"Oh yes," said the Chinese lady, "you certainly do."

Butterfield was a bit startled at her frankness. "What, a lot?"

"Yes," said the lady, "a lot."

"Like … all the time?"

"Pretty much all the time, yes."

By this point Butterfield is wishing he hadn't opened the topic, but he presses on anyway. "Do I smell right now? I mean, can you smell me?"

The young woman blushed and giggled. "Oh," she said, "smell. I thought you said smile."

08 — Miscellany.     And now, our closing miscellany of brief items.

Imprimis:  One local group that has had some success fighting against ISIL is the Kurds. There are actually two groups of Kurds doing the significant fighting: the Peshmerga of Iraqi Kurdistan, and the PKK Kurds of Turkey.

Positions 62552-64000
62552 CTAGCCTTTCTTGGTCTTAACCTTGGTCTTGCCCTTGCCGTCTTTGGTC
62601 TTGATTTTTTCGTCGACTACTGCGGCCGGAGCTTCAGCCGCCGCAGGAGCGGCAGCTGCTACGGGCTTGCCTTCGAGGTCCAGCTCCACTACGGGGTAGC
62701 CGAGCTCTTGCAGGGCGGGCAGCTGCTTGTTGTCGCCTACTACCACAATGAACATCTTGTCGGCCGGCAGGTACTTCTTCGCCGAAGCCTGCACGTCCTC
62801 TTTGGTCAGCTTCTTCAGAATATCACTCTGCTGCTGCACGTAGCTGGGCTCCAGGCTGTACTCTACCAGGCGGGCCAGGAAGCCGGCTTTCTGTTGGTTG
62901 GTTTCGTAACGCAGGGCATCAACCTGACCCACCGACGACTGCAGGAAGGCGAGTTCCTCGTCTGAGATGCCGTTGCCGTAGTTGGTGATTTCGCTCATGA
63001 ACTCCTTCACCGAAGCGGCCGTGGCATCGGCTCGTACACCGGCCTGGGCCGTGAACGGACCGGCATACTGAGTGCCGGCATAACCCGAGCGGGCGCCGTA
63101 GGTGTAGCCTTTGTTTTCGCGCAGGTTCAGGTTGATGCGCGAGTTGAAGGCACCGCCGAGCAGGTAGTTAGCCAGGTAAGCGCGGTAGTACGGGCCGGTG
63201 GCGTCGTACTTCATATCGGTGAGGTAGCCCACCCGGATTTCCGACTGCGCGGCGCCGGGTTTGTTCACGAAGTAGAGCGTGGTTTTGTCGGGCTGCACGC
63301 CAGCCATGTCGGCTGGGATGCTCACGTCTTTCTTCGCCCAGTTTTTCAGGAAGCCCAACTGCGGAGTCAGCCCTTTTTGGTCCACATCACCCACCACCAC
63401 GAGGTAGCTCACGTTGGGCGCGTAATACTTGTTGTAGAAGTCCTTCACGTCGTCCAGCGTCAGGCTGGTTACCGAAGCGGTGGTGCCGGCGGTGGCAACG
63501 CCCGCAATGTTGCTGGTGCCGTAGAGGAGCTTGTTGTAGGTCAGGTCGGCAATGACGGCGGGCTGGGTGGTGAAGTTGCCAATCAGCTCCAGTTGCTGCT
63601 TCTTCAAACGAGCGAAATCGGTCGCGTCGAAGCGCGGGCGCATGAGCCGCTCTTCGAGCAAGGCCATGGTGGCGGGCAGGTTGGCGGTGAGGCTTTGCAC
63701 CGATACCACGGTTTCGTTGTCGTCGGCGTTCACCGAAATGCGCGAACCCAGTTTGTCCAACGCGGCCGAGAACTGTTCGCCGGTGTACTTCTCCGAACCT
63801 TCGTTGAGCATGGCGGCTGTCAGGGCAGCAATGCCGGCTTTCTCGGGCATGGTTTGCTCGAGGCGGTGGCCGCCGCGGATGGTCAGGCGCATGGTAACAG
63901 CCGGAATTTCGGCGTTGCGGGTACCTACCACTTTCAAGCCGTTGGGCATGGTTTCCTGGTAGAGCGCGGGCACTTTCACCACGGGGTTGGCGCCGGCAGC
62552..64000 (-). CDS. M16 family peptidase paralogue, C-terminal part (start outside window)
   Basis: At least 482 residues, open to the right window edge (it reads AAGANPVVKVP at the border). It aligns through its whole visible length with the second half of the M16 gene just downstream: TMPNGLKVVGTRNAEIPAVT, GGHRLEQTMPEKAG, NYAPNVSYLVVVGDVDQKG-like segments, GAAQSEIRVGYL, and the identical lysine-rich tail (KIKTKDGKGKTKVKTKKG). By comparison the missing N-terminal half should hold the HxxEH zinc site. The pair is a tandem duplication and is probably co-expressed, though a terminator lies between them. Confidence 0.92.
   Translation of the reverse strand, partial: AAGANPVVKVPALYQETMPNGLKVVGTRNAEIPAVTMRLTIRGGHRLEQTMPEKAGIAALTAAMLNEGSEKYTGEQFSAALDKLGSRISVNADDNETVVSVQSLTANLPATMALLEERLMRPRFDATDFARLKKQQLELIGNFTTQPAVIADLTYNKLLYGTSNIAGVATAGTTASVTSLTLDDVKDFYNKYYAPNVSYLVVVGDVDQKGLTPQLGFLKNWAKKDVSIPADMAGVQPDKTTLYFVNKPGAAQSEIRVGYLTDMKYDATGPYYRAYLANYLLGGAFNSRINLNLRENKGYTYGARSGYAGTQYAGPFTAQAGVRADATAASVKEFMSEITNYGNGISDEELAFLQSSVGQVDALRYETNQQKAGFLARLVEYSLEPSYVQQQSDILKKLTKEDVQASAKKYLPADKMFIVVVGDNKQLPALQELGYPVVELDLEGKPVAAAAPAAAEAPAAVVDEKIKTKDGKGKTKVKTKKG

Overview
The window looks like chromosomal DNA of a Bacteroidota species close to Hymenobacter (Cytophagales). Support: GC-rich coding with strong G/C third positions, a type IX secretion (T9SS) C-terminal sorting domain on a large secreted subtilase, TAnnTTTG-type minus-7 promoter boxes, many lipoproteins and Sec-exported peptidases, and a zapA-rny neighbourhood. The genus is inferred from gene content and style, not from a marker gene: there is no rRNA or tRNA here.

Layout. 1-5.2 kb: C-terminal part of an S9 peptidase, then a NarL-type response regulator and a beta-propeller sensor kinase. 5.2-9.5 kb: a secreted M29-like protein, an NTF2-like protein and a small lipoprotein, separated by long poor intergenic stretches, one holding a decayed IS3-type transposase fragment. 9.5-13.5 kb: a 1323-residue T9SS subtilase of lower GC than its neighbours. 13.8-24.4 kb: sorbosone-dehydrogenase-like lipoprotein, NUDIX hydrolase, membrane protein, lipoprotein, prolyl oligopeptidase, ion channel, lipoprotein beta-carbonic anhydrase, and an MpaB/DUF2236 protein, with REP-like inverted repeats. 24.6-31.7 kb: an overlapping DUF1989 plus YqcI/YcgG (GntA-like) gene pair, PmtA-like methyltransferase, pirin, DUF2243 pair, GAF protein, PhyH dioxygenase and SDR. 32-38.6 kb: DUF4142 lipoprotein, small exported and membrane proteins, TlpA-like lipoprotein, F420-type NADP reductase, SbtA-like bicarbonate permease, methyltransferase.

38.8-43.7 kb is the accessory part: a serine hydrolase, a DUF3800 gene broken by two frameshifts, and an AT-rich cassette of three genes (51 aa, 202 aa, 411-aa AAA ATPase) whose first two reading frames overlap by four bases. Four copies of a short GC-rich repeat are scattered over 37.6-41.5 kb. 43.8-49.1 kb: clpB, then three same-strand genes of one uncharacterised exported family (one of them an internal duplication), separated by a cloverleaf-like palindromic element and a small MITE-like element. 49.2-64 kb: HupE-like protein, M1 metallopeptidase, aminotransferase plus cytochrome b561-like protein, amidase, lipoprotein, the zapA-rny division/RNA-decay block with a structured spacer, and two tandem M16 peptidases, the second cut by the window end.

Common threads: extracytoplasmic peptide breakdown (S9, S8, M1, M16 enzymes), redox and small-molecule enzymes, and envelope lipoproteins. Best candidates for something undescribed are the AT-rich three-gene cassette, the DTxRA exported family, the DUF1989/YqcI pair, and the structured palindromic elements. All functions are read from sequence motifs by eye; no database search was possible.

PKK stands for "Kurdistan Workers' Party," and as you can tell from the name, it's a Marxist outfit. One consequence of that is that they include women in the ranks. So, though for non-Marxist reasons, do the Iraqi Peshmerga.

Foreign Policy magazine profiled one of those women recently, a 24-year-old PKK gal who'd been fighting the Turks since she was 15. I need the pluperfect tense there because a few days after the Foreign Policy article appeared, the lady was killed in a gunfight with ISIL.

There's getting to be something of a cult of these Kurdish gal soldiers in certain parts of the blogosphere. This puts us reactionaries on the spot.

I think Marxism is a lousy idea, and I've argued against having women in combat units in our own forces. Given the situation of women in Muslim countries like Saudi Arabia and Iran, though, I have to say: If this is what it's going to take to lift these peoples into modernity, bring it on!